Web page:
Buying a Home Next To Vacant Land
Looking at homes which are adjacent to vacant or nearby undeveloped land? Avoid potentially nasty surprises! Investigate and verify the ownership, zoning and approved use of that land - before you buy.
Case in point... Several years ago I almost purchased a home in Bee Cave, TX (a west Austin suburb) which backed to private land. I appreciated the privacy, and the view was great. Coming from a typical suburban neighborhood, it was VERY tempting to write an offer, and be done with it. I asked my buyer's agent if she knew who owned that land, or what it was going to be used for - she said she didn't know. I later decided against that house. One of the primary reasons I decided against that home, was the uncertainty concerning the status of the vacant land - though I didn't actually research the land behind the house.
5 Years Later... and guess what...
5 years later, and the land behind that home is being cleared for new homes AND the extension of the Bee Cave Parkway - which will be a very busy local road. So... while I didn't "investigate" the ownership and status of that vacant land, my caution & intuition saved me a potential reduction in property value - not to mention, tremendous disappointment.
Check the Emotion at the Door - Be Diligent with Inspections
When buying any home, it's easy to get caught-up in the excitement of the process. Regardless of one's experience in home buying, it's important to stay grounded during the process - and this is especially true just prior to making an offer, and during the inspection and/or "option" period.
While Inspection Contingencies in the Seattle area are "subjective" (requiring no evidence of needed repairs or defects to terminate a contract), the standard NWMLS contracts also contain a "Neighborhood Review" contingency option. Unless a buyer is in a potentially competitive situation, we typically recommend combining these contingencies for the greatest level of protection and flexibility. (If you're reading this and you are not in Washington State, be sure to have your agent to explain the types of protective contingencies, and how they relate to each other.)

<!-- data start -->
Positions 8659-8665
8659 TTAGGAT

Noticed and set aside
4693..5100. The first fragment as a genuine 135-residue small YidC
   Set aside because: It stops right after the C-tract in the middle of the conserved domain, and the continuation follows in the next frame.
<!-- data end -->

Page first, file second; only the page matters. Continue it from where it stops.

Yes, It's Such a Private Backyard - For Now
When viewing homes adjacent to vacant land, rather than becoming enamoured with the vast open space behind the house, buyers should use a critical eye instead... envisioning the back of another house, an apartment complex, a shopping center, or busy road. Yes... it could be a "forever green" greenbelt or other permanent buffer zone... but it could also turn out to be land owned by commercial developer, a utility or mining company. So... begin by asking questions of your own buyer's agent, in addition to the builder's sales office, in case of new construction.
But, don't rely solely on what one person tells you! In most states, for obvious reasons, including liability concerns, an agent (representing the buyer or seller), doesn't have the duty to "investigate" any property. While any agent MUST disclose "known defects" - this typically only applies to that specific property. Therefore, you must ALSO protect your own interests by investigating to your sole satisfaction.
Research County Records & Ask Neighbors
In most areas, researching a property further may be as simple as reviewing county records online to see who owns the property, and what type of use the land is zoned for. If that's not satisfactory, then we also suggest asking other homeowners in the area - which can be the number one resource, as you'll also get "opinions" rather than just the basic facts. Also consider stopping by local businesses to see if they have any insight - but please... buy something while you're visiting. :)
Regardless of the methods... don't be shy about thoroughly researching a property and asking questions! Always be diligent in the home buying process, and be sure to consider current or future impacts of any vacant land or otherwise undeveloped parcels of land around the home.